But seeing this movie, and actually appreciating Ana as a character for the first time, and then seeing her naked, and actually experiencing pleasure and not just existing as proof of how great a man is--it's different. I think it is, anyway. And maybe that's something that the fans of this book get that I don't. Maybe they read the same sex scenes--as terrible as the writing is--and they're not thinking about all the clichés or how terrifying CG is or whatever. They're thinking about a woman actually enjoying sex and not just appearing as a sign of sex. As a prop representing a man's sexuality.

In the books, I mostly only notice CG bossing Ana around while sex is happening. But in the movie, CG is so stoic, so boring, that the sex scenes aren't really about him. Ana is often bound by a necktie or blindfolded by her own shirt, but you know? Johnson sells it. And because she sells it, it works.

You've probably seen all sorts of stories about how Johnson and Dornan have no chemistry and it's true. They have no chemistry. Here's a thing I said multiple times while watching this movie: "They're so bored!" Because they frequently seem so, so bored. And the sex scenes don't do much to change that, particularly when it looks like CG is mopping Ana. With a mop.

But besides that last one? Even tho Ana's body is on display, I really did feel like these scenes were for Ana, and not for Christian. That's not something that I can say about the book, but at least now, I can imagine other readers reading these same scenes and saying, "This is for Ana, not for Christian." I'll never feel that way, but at least I think I understand the appeal better than I did.

And don't get me wrong: CG is super gross in the movie. So gross. When he buys all his murder supplies at Ana's hardware store, movie Ana literally calls him a "complete serial killer" and he's terrifying throughout.

In some ways, the movie actually makes him seem worse. He doesn't call his poor deceased mother "the crack whore" like he does in the book, so that's good. But one key moment in both book and film is when CG "saves" Ana from an unwanted advance courtesy of José. And yeah. José is pretty shitty in the movie, and Ana is clearly not into it. And I don't want to make light of a man ignoring a woman who makes it clear that she's not interested. But between the two versions, I found José more threatening in the book than in the film, which makes CG's reaction in the film seem even more exaggerated. Honestly, in that whole drunken-Ana sequence, CG just seems bonkers. He acts like she's the first human person to ever drunk-dial, and it's just no good.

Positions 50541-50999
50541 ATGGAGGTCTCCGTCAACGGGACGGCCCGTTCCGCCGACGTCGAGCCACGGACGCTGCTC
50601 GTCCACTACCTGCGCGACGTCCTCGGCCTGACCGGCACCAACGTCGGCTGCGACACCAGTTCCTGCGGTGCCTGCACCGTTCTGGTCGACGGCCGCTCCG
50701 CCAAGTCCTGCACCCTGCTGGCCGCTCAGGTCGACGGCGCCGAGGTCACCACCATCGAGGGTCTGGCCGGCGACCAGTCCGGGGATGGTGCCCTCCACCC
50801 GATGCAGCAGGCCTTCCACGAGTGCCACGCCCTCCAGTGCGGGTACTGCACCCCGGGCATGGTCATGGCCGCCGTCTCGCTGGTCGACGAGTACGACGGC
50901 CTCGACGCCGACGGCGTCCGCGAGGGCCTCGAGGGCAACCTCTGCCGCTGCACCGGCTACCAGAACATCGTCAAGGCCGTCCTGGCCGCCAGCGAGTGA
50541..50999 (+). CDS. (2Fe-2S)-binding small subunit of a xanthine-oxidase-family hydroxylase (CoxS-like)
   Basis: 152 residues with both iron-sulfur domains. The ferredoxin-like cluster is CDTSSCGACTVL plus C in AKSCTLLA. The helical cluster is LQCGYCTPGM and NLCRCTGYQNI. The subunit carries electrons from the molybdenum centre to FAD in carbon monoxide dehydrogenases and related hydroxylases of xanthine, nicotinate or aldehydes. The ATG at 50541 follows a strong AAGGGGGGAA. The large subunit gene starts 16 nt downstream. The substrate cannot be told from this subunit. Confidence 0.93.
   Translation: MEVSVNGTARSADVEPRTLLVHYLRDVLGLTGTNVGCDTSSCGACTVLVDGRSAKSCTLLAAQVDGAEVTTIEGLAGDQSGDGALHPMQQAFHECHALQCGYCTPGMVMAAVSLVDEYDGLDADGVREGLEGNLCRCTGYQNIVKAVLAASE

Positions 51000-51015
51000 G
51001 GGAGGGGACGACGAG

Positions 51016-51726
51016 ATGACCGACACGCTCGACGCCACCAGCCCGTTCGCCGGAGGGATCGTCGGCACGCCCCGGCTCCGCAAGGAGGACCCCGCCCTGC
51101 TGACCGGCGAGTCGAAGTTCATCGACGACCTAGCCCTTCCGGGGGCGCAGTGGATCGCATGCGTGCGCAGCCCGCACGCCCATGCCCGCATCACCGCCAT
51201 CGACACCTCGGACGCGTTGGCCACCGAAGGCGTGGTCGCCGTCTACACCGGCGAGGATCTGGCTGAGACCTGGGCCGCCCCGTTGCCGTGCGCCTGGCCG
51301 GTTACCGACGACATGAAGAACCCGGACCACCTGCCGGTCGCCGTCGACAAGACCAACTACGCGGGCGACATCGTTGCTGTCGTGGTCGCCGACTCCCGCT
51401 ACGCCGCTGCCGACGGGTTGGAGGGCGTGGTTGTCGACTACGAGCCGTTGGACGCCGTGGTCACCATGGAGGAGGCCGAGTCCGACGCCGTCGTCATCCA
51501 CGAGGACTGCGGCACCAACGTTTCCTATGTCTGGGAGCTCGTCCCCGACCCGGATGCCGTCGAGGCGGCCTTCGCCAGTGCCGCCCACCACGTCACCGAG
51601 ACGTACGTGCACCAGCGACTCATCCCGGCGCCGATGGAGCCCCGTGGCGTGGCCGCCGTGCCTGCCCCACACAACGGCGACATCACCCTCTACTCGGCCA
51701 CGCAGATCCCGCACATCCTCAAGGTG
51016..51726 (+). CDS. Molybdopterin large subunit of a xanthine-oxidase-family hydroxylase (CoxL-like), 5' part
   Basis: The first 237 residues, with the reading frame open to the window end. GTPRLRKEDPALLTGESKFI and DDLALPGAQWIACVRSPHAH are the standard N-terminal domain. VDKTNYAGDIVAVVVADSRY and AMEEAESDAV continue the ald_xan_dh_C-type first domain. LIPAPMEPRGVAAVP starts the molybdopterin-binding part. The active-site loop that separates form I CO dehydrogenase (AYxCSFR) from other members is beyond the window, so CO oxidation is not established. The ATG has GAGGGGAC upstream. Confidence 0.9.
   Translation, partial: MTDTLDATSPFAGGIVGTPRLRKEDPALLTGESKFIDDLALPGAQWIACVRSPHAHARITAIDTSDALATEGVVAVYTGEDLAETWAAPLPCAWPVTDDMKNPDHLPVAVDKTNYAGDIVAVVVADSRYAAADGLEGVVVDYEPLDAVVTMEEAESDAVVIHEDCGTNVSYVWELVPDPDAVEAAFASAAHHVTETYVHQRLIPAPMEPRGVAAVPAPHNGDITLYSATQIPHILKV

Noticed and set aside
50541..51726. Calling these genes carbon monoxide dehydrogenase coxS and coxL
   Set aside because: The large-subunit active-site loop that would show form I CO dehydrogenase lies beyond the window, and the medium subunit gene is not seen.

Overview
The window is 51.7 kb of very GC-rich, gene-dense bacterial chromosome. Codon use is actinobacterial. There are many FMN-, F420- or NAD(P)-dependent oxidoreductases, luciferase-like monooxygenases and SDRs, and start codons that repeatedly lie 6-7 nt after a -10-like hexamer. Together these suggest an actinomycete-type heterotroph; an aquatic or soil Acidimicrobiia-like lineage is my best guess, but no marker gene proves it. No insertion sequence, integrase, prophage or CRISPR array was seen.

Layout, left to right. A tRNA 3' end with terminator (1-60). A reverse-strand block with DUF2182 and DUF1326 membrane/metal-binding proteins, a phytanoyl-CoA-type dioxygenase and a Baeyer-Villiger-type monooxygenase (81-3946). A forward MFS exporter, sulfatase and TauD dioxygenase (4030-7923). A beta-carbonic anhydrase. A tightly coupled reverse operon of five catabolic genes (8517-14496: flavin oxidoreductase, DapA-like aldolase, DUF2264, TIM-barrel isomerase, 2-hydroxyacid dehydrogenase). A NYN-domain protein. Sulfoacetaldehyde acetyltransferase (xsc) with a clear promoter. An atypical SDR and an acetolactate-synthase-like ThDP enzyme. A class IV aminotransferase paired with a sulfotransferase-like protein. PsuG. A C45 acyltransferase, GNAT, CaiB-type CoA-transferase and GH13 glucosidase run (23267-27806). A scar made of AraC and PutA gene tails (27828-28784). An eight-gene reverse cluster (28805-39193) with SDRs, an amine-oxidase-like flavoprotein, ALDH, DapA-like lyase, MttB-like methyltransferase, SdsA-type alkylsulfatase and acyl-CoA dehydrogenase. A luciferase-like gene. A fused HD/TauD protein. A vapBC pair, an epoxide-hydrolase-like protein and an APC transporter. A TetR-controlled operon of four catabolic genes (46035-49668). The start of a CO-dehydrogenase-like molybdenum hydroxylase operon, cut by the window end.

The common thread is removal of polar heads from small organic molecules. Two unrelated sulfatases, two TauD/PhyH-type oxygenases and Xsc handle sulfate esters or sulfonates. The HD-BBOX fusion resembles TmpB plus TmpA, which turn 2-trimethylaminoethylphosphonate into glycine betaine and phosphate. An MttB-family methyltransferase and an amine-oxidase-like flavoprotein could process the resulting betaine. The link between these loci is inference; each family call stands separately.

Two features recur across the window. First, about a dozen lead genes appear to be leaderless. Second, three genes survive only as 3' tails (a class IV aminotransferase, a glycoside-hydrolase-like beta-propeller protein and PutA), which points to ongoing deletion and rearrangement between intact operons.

I'm probably rambling now. But to summarize: the movie gives us a much better Ana, but basically the same Christian. So imagine that all of my complaints about this story pretty much hold true. But movie-Ana is so, so much better than book-Ana that she not only makes the movie watchable. She makes me feel like understand actual 50 Shades fans better than I did before seeing the movie.

But just so we're absolutely clear: the book is terrible and I hate it, and I literally am not sure that I'm going to get through the last one because it's just an absolute shitcano. But hey. If this is the kind of thing you're into, then I guess you found your thing.

I have lots of other thoughts that don't really fit in. Like how movie Eliot is played by a young Kid Rock, which is weird. And how funny it is that when Ana and CG fly in a helicopter from Portland to Seattle it looks for a while like they're just going to follow I5. I'd love to discuss more but I thought I might be generous this week and actually talk about some things I kinda liked. I know right? I'm surprised too. But jump into the comments section for once. I mean if you want to.